It's not fair to your other residents who don't game the system to allow other people to have payment plans. You're not a bank, you're not a charge company. You don't do minimum payment due. It's the entire amount that is due each month. And if you start letting people get away with creating payment plans and structures that have nothing to do with the reality that rent is due on the first of each month, it's just not fair to anybody and it simply does not work.
The next item that they do really big right now in mobile home parks is abuse of companion animals. Now, not service animals. Service animals anyone can spot and there's no problem or question on service animals. The problem is companion animals. I'm not sure when it actually began. It seems to be accelerating at the speed of light. What a companion animal is defined as is an animal under doctor's orders or recommendations, is there to assist the person. It can be for either physical or mental issues. And traditionally the whole cost of the companion animal is that it was all prescribed by a doctor and there was paperwork to enforce that.
But instead what happens today is people go on Ebay and they buy for $20 this little vest that says companion animal on it. And they clip that to virtually any animal, even animals that the vest isn't even made for. They then try and pass that off as a doctored companion animal, and the fact is they're not. Anyone who flies on commercial airlines has seen this happening all the time on Southwest Airlines. Originally, Southwest was the first airline, I believe, to allow you to take a dog or a cat, a small animal on a plane with you in a carrier that goes onto your seat. Next thing you know, the dogs are getting increasingly larger. Southwest tries to stop them and people say you can't stop this dog. This giant massive dog is my companion animal. It accelerated from there.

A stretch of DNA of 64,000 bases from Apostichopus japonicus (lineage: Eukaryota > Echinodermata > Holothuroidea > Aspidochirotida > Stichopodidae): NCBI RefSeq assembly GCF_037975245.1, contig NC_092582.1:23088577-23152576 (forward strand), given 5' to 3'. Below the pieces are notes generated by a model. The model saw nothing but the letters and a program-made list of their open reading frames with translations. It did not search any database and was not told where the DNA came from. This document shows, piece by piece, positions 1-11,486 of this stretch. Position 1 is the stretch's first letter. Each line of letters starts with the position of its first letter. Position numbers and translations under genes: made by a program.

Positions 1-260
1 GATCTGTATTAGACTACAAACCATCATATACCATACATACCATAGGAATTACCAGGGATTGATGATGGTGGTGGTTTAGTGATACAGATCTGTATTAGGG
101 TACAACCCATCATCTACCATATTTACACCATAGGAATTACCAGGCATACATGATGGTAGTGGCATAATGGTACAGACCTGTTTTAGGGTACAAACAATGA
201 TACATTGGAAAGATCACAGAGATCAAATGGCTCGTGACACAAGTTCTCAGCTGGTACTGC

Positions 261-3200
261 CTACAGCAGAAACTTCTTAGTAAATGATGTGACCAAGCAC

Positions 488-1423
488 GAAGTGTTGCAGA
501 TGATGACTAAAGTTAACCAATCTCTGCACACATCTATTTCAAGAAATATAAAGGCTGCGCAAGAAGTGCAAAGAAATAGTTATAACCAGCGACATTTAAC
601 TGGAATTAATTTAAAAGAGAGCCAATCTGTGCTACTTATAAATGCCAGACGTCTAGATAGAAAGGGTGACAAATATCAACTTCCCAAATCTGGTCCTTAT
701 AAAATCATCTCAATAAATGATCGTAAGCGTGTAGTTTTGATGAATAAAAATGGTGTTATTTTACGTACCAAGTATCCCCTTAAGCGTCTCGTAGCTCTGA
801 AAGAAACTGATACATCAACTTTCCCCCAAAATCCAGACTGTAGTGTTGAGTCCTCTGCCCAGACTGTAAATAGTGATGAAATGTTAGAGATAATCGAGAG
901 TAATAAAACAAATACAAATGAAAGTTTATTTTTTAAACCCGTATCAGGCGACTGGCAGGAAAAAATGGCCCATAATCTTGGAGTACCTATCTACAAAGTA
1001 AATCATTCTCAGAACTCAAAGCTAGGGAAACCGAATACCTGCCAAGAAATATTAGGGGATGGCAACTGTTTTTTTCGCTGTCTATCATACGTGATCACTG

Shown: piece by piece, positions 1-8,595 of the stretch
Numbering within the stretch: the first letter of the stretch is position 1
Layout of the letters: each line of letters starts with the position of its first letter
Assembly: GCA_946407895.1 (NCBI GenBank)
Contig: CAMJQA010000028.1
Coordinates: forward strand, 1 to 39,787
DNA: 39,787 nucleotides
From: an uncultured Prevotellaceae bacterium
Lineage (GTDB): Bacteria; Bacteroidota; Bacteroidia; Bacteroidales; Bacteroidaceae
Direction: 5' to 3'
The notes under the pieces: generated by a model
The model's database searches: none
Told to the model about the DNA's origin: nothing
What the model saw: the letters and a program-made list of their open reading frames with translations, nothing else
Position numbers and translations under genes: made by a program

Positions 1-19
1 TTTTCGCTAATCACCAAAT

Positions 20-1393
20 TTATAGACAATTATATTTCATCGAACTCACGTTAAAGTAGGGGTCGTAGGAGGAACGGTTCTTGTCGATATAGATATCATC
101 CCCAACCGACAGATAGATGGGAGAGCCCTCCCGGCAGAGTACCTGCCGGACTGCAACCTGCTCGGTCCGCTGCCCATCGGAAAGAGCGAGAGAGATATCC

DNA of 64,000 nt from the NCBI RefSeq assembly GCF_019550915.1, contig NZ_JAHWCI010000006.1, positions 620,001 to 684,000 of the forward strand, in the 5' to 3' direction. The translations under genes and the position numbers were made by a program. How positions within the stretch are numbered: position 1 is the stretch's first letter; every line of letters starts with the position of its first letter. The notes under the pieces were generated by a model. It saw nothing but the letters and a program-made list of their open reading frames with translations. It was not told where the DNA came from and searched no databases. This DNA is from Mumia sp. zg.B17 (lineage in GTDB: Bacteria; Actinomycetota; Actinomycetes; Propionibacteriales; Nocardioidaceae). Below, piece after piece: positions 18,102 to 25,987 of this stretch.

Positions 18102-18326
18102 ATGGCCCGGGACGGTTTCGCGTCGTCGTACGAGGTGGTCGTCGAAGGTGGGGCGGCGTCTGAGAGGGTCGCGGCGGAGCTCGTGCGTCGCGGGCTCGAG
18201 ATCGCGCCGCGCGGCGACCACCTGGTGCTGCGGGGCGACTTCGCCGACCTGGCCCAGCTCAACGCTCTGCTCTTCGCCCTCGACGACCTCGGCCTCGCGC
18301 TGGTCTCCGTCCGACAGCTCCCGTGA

Recently Southwest had to allow a miniature horse on a flight because they didn't know how to stop it legally. So they said okay, I guess so. Of course, everyone knew the miniature horse could not possibly be a companion animal. But recently they did restrict a peacock from entering the plane, saying that the peacock's shrill screaming with scared of the crew and allow them not to be able to hear the controls. So when will it end? I have no idea. It's kind of sad. The government has taken absolutely no effort to correct the issue, but I have faith that the airline industry, if nobody else, will ultimately get the rules and all the abuses curved.